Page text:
This is an interpretive study in the sociology of literature that explores Aeschylus’s trilogy of dramatic plays known as the Oresteia. The plays dramatize a normative…

Abstract

This is an interpretive study in the sociology of literature that explores Aeschylus’s trilogy of dramatic plays known as the Oresteia. The plays dramatize a normative argument that exemplifies the dialectical struggle between domination and democracy. Social relations are characterized by agon (struggle), domination, and contradictions brought about by learning through suffering. These social realities reflect the primary theoretical claim of radical interactionism (RI) that domination and conflict are profound, pervasive, and perennial. On the interpersonal level, the plays dramatize structure, agency, role-taking, and the Thomas Axiom. As the first drama to interrogate an inchoate polity as an object of the public’s gaze, the Oresteia anticipates the sociological importance of critical consciousness, collective decision-making, political institutions, moral and, ultimately, cultural transformation. Despite a social context of slavery, imperialism, xenophobia, ostracism, misogyny, exclusivity, and constant warfare, the Oresteia foreshadows Western civilization’s ideals of legal-rational domination, citizenship, human rights, persuasion, and justice that have been imperfectly institutionalized to reduce surplus domination. The West still struggles to realize those ideals.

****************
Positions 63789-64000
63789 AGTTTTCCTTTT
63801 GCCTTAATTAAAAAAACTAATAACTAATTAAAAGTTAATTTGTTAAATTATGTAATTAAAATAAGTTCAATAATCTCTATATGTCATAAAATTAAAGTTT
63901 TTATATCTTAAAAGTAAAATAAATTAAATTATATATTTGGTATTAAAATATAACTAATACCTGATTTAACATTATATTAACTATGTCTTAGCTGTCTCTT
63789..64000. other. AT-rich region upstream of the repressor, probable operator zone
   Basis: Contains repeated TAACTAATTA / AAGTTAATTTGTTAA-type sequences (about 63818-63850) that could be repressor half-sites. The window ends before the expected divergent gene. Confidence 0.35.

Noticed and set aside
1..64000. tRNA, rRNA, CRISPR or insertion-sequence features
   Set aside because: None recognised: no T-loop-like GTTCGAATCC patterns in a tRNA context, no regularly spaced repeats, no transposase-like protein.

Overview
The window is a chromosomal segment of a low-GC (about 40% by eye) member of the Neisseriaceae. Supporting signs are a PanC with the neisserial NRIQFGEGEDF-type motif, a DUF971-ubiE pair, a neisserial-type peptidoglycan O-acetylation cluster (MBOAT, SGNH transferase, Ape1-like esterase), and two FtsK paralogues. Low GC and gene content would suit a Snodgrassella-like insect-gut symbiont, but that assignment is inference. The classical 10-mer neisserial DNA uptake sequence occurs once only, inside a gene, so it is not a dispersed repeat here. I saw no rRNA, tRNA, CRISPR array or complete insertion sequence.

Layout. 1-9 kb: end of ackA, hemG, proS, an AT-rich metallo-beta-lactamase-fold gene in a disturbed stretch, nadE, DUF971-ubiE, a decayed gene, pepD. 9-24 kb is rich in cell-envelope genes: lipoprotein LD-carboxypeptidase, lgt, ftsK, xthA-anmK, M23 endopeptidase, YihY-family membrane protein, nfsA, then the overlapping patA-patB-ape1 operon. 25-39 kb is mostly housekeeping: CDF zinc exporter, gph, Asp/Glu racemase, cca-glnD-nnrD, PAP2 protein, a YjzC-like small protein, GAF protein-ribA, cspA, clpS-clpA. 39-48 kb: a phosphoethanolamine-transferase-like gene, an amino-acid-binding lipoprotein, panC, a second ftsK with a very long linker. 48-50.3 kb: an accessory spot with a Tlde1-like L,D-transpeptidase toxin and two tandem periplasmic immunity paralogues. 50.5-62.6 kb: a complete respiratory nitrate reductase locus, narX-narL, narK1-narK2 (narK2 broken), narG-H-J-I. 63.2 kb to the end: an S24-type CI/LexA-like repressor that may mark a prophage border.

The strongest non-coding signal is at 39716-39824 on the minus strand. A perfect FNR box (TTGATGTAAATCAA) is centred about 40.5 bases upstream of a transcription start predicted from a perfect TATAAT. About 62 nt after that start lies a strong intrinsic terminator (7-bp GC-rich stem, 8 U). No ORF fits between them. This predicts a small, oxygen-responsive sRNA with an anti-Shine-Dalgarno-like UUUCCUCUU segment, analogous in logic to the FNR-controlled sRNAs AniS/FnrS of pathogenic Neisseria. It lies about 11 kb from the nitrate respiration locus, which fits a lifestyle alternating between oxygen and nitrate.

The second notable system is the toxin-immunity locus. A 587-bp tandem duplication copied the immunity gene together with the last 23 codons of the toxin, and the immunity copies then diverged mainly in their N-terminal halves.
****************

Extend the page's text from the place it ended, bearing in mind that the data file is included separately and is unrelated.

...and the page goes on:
Details

Revisiting Symbolic Interaction in Music Studies and New Interpretive Works
Type: Book
ISBN: 978-1-78350-838-9

Keywords

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Article
Publication date: 19 June 2019

Nahla Mahmoud Ahmed and Alia Abd el Hamid Aref

The purpose of this paper is to explain the issues and variables that influence the bureaucracy’s role and work in the transitional period, which is known with its…

Abstract

Purpose